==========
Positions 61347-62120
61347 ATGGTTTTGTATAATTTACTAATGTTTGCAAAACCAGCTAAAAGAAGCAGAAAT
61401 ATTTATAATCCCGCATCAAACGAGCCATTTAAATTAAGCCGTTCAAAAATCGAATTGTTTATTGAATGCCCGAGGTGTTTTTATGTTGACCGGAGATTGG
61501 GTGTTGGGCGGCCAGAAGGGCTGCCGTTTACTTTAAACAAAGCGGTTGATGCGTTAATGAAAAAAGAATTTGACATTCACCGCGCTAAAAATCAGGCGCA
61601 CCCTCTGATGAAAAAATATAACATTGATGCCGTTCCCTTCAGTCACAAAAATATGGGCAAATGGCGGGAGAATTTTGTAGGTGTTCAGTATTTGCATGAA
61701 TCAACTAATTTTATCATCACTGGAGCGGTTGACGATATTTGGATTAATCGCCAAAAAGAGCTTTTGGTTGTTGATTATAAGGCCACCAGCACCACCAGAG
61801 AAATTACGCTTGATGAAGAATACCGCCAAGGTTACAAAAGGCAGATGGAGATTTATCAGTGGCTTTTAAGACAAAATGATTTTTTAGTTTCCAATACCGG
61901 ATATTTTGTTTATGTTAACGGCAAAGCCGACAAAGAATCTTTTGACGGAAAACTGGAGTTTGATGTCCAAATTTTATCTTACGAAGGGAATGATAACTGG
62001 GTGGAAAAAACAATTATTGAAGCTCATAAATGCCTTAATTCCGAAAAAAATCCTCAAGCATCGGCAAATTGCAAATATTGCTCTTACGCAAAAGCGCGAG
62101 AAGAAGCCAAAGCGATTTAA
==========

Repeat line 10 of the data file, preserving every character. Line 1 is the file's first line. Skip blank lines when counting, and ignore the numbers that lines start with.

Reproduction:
62101 AAGAAGCCAAAGCGATTTAA